Gas prices

A gallon of regular gas was $3.39 on Monday at H-E-B on Trimmier Road in Killeen. Prices are starting to drop across Central Texas.

As average retail gasoline prices continue to decline around the nation and state, Killeen finally seems to be falling in line.

Exxon, at West Stan Schlueter Loop and Clear Creek Road, boasted the lowest prices Monday at $3.34 per gallon of regular unleaded gasoline. The highest prices, at $3.39 per gallon, could be found at a variety of places across town.

Lisa Miller, who lives at Fort Hood, said she hadn’t noticed a change in gas prices. She normally fills up on post, but said she prefers the H-E-B on Trimmier Road because “their gas is better.”

Since it isn’t uncommon for her to spend $80 per tank, Miller said she would like to see prices drop.

“I’d love for it to be $3.30, $3.20 (a gallon),” she said. The grocery chain also currently offers 11 cents off per gallon if customers use an H-E-B gift card.

Patricia Grider, who lives south of Killeen, said she noticed a fluctuation in prices around the area, but after returning home from a recent vacation to Florida, she was grateful for Texas prices.

“It was about $4 per gallon there,” she said.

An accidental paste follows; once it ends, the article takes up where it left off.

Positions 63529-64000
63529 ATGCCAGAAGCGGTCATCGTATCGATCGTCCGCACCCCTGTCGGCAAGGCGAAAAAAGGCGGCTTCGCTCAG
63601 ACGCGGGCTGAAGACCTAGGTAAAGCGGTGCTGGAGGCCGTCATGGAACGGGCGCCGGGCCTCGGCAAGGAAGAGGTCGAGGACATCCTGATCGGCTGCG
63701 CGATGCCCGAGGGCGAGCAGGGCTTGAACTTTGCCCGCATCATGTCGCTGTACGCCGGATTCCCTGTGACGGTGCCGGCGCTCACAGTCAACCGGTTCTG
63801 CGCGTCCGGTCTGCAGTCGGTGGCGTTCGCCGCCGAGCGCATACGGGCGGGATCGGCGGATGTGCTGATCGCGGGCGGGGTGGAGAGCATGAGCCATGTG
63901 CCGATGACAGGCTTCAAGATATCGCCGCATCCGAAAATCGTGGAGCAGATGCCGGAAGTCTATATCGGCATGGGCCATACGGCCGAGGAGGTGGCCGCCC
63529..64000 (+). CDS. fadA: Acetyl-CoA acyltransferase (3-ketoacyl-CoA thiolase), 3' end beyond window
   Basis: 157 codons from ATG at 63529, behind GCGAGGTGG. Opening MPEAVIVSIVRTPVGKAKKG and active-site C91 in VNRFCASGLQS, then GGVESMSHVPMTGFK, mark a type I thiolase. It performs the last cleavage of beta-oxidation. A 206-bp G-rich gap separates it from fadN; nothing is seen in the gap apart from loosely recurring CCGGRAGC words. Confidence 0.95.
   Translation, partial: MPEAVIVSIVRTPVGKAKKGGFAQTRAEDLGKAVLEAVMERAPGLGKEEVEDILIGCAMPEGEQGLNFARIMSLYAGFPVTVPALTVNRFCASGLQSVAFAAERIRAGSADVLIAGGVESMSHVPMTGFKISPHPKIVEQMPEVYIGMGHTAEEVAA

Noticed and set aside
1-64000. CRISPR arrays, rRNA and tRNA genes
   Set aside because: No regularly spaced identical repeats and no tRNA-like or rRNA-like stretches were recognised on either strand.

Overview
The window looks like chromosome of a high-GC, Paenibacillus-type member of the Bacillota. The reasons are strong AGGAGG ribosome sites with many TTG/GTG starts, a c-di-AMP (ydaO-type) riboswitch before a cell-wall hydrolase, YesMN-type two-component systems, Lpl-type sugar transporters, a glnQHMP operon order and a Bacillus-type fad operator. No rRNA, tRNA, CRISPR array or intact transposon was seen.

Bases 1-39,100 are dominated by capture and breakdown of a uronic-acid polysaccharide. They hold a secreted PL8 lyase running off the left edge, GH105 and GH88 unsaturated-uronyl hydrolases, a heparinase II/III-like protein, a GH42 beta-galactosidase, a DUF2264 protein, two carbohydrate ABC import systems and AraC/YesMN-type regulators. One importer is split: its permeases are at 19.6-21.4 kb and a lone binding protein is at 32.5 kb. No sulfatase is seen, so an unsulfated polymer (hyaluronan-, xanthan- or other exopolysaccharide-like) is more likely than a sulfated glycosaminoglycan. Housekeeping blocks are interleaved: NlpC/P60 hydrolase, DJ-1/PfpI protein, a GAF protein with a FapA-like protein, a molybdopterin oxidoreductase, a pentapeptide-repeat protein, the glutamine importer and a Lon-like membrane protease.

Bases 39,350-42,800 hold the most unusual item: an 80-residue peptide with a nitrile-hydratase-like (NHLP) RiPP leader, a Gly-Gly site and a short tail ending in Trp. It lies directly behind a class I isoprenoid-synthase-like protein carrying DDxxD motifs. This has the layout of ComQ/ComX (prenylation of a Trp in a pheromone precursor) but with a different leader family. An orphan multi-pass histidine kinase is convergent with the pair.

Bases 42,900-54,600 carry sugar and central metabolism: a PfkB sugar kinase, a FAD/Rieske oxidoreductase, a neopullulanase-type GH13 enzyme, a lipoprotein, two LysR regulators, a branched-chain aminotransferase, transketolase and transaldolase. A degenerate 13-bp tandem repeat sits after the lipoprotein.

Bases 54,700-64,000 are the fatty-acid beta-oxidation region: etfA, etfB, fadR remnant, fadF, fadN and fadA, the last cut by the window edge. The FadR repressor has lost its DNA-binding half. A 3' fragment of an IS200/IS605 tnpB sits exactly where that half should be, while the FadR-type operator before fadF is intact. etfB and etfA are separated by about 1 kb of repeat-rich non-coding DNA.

A wider range of prices can be found in Harker Heights, from $3.29 at Sam’s Club on West Central Texas Expressway to $3.47 at Rudy’s on East Central Texas Expressway. Prices in Copperas Cove vary from $3.33 at H-E-B to $3.46 at Phillips 66 on Farm-to-Market 2657 and FM 2808.

Average retail gasoline prices in Texas fell 3.7 cents per gallon in the past week, averaging $3.41 per gallon Monday, according to This compares with the national average that fell 3.3 cents per gallon in the last week to $3.57.

As of Sunday, state gas prices were 12.7 cents per gallon lower than the same day one year ago and 8.8 cents per gallon less than a month ago. The national average decreased 10.7 cents per gallon during the last month and stands 10.4 cents per gallon less than one year ago.

While Texas reaped the benefits of falling gas prices, other areas have not been so fortunate. The Great Lakes region saw a price jump last week, said senior petroleum analyst Patrick DeHaan of

“As crazy as it sounds, it was due to retail prices falling faster than wholesale prices, likely spurred on by intense competition as prices dropped,” DeHaan said. “Outside of the Great Lakes, prices have been gently falling in the last week.”

Conta​ct Erinn Callahan at or 254-501-7464.

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